As the foundation for your stitches, stabilizers play an important role in machine embroidery. These tips will help! There are so many variables with machine embroidery that advice is welcome, no matter how experienced that we are.
Stabilizers May Need to be Preshrunk
Have you ever used a polymesh stabilizer and it looks great right out of the hoop but you get puckers after you iron it? Non-wovens can shrink from 1/8” to 1/4“. Even the slightest shrinkage can cause puckering. See how to pre-shrink your poly mesh with this blog and video link.
Stabilizers Must be Matched to Fabric Type
It doesn’t matter what stabilizer you use, if the fabric is too light to support the stitching, your embroidery will not turn out well. The fabric needs to support the stitch count no matter what stabilizer you use.
Stitch Count Matters when Choosing Stabilizers
A higher stitch count requires a sturdier stabilizer. Depending upon how many stitches your design includes, you will need a light, medium, or heavy weight stabilizer. Just what constitutes a light, medium, or heavy weight stabilizer? See the chart here and watch the video here.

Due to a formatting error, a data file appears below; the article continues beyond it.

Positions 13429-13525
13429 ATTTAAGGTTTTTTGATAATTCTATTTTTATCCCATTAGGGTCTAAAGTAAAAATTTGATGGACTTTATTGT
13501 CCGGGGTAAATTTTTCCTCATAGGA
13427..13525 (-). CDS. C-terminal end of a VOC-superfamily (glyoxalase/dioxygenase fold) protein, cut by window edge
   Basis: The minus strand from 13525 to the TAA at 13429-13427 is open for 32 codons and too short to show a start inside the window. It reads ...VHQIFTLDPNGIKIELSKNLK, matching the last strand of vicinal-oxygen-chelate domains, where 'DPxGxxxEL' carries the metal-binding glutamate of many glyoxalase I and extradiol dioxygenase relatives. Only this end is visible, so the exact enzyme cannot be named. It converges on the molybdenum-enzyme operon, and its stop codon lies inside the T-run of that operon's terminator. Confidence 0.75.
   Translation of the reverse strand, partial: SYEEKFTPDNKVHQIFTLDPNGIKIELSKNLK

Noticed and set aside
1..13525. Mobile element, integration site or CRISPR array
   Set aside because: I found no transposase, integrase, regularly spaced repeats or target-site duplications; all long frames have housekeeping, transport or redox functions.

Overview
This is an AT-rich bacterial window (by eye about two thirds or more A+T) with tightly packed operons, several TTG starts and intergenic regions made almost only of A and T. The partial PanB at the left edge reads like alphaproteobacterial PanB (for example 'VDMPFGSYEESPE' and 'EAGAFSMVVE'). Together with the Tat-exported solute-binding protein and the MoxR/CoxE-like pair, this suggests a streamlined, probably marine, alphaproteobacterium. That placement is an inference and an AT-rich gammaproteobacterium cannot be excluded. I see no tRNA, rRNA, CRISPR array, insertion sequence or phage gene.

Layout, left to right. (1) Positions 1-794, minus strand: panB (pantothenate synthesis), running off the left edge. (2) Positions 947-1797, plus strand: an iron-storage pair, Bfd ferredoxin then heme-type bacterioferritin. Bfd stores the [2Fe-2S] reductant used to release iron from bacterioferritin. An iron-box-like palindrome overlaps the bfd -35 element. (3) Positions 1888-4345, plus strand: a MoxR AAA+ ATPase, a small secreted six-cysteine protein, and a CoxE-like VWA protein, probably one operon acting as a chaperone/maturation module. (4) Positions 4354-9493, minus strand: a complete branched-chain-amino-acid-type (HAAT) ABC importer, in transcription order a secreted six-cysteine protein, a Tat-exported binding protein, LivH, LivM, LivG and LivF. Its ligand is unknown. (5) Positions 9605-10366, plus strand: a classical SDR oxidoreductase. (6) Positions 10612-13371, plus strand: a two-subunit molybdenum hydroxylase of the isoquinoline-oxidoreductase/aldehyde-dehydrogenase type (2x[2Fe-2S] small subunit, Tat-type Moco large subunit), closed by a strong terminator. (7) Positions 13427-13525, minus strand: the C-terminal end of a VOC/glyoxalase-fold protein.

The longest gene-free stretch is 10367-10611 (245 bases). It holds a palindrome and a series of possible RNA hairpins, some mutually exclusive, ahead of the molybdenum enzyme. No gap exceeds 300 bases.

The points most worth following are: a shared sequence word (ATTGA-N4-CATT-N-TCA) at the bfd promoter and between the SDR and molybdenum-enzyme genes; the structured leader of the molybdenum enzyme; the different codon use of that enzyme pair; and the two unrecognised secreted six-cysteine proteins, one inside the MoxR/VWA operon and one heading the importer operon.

Splice Edges for Larger Hoops
As hoops get larger and larger, you may not have the right size of stabilizer on hand. I fused Steam-A-Seam Lite along the outside edges of my stabilizer and fused two strips of stabilizer scraps on top. It worked fine since the seams were outside of my design area. I have also seen where some run a strip of school glue along the edges, overlap scraps, and fuse together with a hot iron.
Keep Track of Your Successes (and Failures)
Every discovery is a learning experience. Whether you use notecards, a notebook, or binder, or an embroidery journal, it helps to document what works for you as well as what doesn’t. Think of it as a recipe book, so you'll have correct recipes for future projects. Keeping track of fabrics, stabilizers, and even thread colors can be useful if you want to replicate the same results later.
Sew Inspired by Bonnie